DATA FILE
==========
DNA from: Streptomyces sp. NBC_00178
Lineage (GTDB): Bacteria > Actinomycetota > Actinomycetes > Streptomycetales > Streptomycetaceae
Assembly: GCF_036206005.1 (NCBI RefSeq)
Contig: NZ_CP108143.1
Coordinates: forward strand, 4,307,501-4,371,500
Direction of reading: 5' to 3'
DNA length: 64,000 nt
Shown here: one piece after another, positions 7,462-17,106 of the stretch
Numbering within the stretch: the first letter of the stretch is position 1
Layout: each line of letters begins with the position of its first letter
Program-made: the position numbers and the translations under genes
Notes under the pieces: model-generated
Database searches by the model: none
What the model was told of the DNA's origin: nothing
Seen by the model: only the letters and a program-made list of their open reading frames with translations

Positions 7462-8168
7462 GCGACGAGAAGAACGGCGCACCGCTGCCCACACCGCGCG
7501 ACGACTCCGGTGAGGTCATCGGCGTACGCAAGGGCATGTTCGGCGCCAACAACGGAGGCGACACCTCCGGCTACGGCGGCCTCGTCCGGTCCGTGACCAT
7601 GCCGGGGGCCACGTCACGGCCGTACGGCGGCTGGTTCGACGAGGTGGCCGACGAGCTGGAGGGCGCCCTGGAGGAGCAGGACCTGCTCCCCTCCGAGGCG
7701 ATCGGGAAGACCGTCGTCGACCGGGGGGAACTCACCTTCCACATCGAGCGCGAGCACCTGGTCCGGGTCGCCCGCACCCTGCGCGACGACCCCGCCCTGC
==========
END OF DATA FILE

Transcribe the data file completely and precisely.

DNA from: Streptomyces sp. NBC_00178
Lineage (GTDB): Bacteria > Actinomycetota > Actinomycetes > Streptomycetales > Streptomycetaceae
Assembly: GCF_036206005.1 (NCBI RefSeq)
Contig: NZ_CP108143.1
Coordinates: forward strand, 4,307,501-4,371,500
Direction of reading: 5' to 3'
DNA length: 64,000 nt
Shown here: one piece after another, positions 7,462-17,106 of the stretch
Numbering within the stretch: the first letter of the stretch is position 1
Layout: each line of letters begins with the position of its first letter
Program-made: the position numbers and the translations under genes
Notes under the pieces: model-generated
Database searches by the model: none
What the model was told of the DNA's origin: nothing
Seen by the model: only the letters and a program-made list of their open reading frames with translations

Positions 7462-8168
7462 GCGACGAGAAGAACGGCGCACCGCTGCCCACACCGCGCG
7501 ACGACTCCGGTGAGGTCATCGGCGTACGCAAGGGCATGTTCGGCGCCAACAACGGAGGCGACACCTCCGGCTACGGCGGCCTCGTCCGGTCCGTGACCAT
7601 GCCGGGGGCCACGTCACGGCCGTACGGCGGCTGGTTCGACGAGGTGGCCGACGAGCTGGAGGGCGCCCTGGAGGAGCAGGACCTGCTCCCCTCCGAGGCG
7701 ATCGGGAAGACCGTCGTCGACCGGGGGGAACTCACCTTCCACATCGAGCGCGAGCACCTGGTCCGGGTCGCCCGCACCCTGCGCGACGACCCCGCCCTGC